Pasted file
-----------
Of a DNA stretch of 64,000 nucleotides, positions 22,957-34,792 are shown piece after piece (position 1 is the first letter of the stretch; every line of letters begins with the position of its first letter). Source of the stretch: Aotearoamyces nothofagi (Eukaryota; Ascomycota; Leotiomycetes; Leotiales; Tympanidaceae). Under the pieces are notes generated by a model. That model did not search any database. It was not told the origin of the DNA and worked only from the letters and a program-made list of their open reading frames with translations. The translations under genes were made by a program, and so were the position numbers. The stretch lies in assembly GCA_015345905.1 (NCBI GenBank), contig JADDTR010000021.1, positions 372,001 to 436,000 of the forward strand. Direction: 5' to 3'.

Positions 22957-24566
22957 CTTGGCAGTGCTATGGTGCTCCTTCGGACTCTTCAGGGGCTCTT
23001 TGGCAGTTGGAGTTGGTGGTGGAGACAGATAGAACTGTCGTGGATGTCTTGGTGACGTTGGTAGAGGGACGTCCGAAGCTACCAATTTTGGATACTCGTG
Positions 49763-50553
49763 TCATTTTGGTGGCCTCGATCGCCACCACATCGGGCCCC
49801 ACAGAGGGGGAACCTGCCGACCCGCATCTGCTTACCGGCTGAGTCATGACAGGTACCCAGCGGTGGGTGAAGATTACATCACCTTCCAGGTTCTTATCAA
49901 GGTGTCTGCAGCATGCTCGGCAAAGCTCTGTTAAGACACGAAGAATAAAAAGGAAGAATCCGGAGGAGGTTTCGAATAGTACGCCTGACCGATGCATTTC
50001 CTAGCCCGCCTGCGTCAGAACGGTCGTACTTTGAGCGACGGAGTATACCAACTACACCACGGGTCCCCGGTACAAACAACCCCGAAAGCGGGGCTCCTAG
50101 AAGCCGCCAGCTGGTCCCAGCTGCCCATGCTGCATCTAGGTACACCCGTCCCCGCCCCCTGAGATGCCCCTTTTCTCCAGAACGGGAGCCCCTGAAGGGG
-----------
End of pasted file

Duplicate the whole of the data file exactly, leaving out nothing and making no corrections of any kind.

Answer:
Of a DNA stretch of 64,000 nucleotides, positions 22,957-34,792 are shown piece after piece (position 1 is the first letter of the stretch; every line of letters begins with the position of its first letter). Source of the stretch: Aotearoamyces nothofagi (Eukaryota; Ascomycota; Leotiomycetes; Leotiales; Tympanidaceae). Under the pieces are notes generated by a model. That model did not search any database. It was not told the origin of the DNA and worked only from the letters and a program-made list of their open reading frames with translations. The translations under genes were made by a program, and so were the position numbers. The stretch lies in assembly GCA_015345905.1 (NCBI GenBank), contig JADDTR010000021.1, positions 372,001 to 436,000 of the forward strand. Direction: 5' to 3'.

Positions 22957-24566
22957 CTTGGCAGTGCTATGGTGCTCCTTCGGACTCTTCAGGGGCTCTT
23001 TGGCAGTTGGAGTTGGTGGTGGAGACAGATAGAACTGTCGTGGATGTCTTGGTGACGTTGGTAGAGGGACGTCCGAAGCTACCAATTTTGGATACTCGTG
Positions 49763-50553
49763 TCATTTTGGTGGCCTCGATCGCCACCACATCGGGCCCC
49801 ACAGAGGGGGAACCTGCCGACCCGCATCTGCTTACCGGCTGAGTCATGACAGGTACCCAGCGGTGGGTGAAGATTACATCACCTTCCAGGTTCTTATCAA
49901 GGTGTCTGCAGCATGCTCGGCAAAGCTCTGTTAAGACACGAAGAATAAAAAGGAAGAATCCGGAGGAGGTTTCGAATAGTACGCCTGACCGATGCATTTC
50001 CTAGCCCGCCTGCGTCAGAACGGTCGTACTTTGAGCGACGGAGTATACCAACTACACCACGGGTCCCCGGTACAAACAACCCCGAAAGCGGGGCTCCTAG
50101 AAGCCGCCAGCTGGTCCCAGCTGCCCATGCTGCATCTAGGTACACCCGTCCCCGCCCCCTGAGATGCCCCTTTTCTCCAGAACGGGAGCCCCTGAAGGGG